Stop Sewage Pollution
Sewage spills and failing wastewater infrastructure threaten coastal water quality by discharging raw and under-treated sewage into local waterways and the ocean. Sewage can contain bacteria, viruses & parasites that make people sick with gastro-intestinal symptoms, rashes, flu-like symptoms, skin and eye infections and worse! Sewage discharges also pollute waterways with excess nutrients that wreak havoc on coastal ecosystems by fueling harmful algal blooms that put human health at risk, cause fish kills and smother coral reefs.
How does sewage pollution get to the beach?
Sewage Spills & Infrastructure Failures: Aging sewers, nearing 100 years old in many cities, are overwhelmed and failing under stress caused by decades of neglect, growing populations and climate change. This results in frequent infrastructure failures across the U. S. - such as line breaks, pump failures, and overflows - that release raw and under-treated sewage into our coastal environment. Significant investments are needed in order to fix and upgrade America’s aging sewage infrastructure. Learn more about how separate sewer systems and combined sewer systems fail and discharge untreated sewage into coastal watersheds.
Cesspools & Septic Systems: Cesspools and standard septic systems do not adequately treat sewage and instead allow household waste to leach into ground and surface waters. Local flooding conditions caused by rising sea levels and extreme weather events makes this situation even worse, yet approximately 25% of U.S. households are still serviced by these outdated systems. This percentage rises to nearly 50% in some states, especially in rural areas. Connections to sewers and other advanced wastewater treatment systems are needed in order to stop the flow of pathogens and nutrient pollution into local waterways and to reverse the human health and ecosystem damage caused by these systems in many communities. Learn more about how Cesspools and Septic Systems pollute coastal waters.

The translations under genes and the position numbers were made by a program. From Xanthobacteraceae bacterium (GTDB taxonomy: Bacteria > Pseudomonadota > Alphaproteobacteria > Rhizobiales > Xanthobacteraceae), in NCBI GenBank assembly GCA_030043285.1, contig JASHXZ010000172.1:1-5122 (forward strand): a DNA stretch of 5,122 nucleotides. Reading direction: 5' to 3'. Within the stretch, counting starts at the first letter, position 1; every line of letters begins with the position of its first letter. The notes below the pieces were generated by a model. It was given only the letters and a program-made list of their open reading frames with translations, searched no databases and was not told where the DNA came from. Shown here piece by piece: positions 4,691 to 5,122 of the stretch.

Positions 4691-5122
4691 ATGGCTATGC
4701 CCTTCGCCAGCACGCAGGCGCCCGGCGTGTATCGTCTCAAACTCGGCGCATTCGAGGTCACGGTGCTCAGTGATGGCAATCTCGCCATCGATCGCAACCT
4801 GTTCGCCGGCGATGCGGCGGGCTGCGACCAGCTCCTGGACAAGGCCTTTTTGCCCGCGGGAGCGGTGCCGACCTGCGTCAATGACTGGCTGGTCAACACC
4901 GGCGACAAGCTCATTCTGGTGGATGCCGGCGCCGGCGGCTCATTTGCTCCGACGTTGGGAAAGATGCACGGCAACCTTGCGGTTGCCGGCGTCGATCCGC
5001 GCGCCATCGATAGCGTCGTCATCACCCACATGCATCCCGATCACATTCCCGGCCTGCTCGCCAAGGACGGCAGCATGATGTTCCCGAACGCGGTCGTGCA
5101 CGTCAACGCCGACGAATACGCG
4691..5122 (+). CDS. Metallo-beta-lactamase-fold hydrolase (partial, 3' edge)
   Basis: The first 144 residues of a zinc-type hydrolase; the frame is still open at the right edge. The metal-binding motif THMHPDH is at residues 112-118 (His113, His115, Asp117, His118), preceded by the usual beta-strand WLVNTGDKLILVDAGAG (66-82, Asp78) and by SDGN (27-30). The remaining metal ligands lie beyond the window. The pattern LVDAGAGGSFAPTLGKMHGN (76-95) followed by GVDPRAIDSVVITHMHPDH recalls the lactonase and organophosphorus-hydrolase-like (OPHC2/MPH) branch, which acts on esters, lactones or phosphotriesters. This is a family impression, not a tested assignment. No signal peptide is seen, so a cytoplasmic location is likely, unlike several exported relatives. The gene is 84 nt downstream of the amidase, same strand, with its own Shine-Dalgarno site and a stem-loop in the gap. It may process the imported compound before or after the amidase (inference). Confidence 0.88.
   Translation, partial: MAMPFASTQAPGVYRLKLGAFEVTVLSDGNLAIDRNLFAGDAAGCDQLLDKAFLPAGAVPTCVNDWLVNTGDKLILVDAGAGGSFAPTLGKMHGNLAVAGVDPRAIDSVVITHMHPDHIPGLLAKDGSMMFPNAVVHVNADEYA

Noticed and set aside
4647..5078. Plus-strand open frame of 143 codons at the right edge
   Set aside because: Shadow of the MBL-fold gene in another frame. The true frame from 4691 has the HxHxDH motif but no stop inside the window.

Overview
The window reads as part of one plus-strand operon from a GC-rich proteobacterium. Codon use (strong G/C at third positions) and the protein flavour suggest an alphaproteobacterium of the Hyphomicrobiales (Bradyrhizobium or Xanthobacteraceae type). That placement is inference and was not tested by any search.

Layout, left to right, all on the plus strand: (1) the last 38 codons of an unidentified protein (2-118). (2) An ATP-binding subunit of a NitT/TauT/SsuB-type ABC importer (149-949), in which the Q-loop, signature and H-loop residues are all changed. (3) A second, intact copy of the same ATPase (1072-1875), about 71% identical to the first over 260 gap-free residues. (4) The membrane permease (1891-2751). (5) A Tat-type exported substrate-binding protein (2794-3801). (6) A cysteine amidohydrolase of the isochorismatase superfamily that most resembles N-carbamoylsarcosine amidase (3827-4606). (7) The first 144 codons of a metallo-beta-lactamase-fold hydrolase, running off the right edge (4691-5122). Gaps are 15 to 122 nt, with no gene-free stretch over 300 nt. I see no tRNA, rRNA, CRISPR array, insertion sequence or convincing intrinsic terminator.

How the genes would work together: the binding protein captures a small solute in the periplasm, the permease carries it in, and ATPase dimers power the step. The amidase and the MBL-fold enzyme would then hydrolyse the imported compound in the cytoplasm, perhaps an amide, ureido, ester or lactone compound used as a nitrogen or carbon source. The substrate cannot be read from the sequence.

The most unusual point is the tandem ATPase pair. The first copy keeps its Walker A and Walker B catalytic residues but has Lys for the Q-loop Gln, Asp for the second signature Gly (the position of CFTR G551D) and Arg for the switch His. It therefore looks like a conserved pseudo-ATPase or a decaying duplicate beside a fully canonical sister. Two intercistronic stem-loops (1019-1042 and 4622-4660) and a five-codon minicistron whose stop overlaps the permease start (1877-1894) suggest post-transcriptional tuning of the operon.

Stormwater & Urban Runoff: U.S. waterways are threatened by the flow of 10 trillion gallons of untreated stormwater runoff every year. Instead of soaking into the ground, rain falling on hard surfaces like rooftops, roads and parking lots, becomes runoff that carries pollution down to local waterways and the beach. Stormwater also overwhelms sewers causing them to fail and to discharge raw and untreated sewage. In areas with cesspools and septics, rising groundwater levels during flooded conditions cause these systems to leach sewage into stormwaters. Sea level rise and extreme weather events associated with climate change exacerbate this already critical situation. Learn more about the impacts of climate change on our wastewater infrastructure.
Better management of stormwater, by encouraging rain to soak into the ground through green infrastructure and low impact development practices is needed to reduce the impacts of sewage and polluted runoff in coastal communities.
The Surfrider Foundation believes that everyone deserves clean water to swim, surf and recreate in. To protect water quality along our coasts, we are working to ensure that all sewage in the United States is adequately collected and treated to protect public health and the environment. Our approach involves:
Robust water quality monitoring and public notification
Raising awareness of water pollution problems
Advocating for solutions
Legal action to address noncompliance issues
Blue Water Task Force
With over 50 chapter-led labs nationwide, Surfrider volunteers are measuring bacteria levels at nearly 500 ocean, bay, estuary and freshwater sampling sites across the country. The Blue Water Task Force is providing critical information to inform safe recreation and raise awareness of pollution problems. See where we are testing and view our data here.
We are running advocacy campaigns at the federal, regional, state and local levels to protect public health and clean water for all people.
BEACH Act: Support federal funding for beach water quality monitoring and public notification programs through the EPA’s BEACH Act Grants program.
Clean Water State Revolving Fund: Stop sewage spills at the beach by securing increased federal funding for wastewater infrastructure improvement projects.
Stop Sewage Pollution Video Series on Vimeo
Wastewater Infrastructure Animations
Coastal Blogs & Infographics
- Sewer Spills & Failures
- Septic Systems
- Combined Sewer Overages (CSOs)
- Climate Change Impacts on Infrastructure
- Personal actions to Stop Sewage Pollution
In-depth Articles on Wastewater Infrastructure and Sewage Pollution on Beachapedia
Blue Water Task Force 01 • 23 • 2023
Blue Water Task Force volunteers measure high bacteria levels after CA bomb cyclone
Blue Water Task Force 11 • 01 • 2022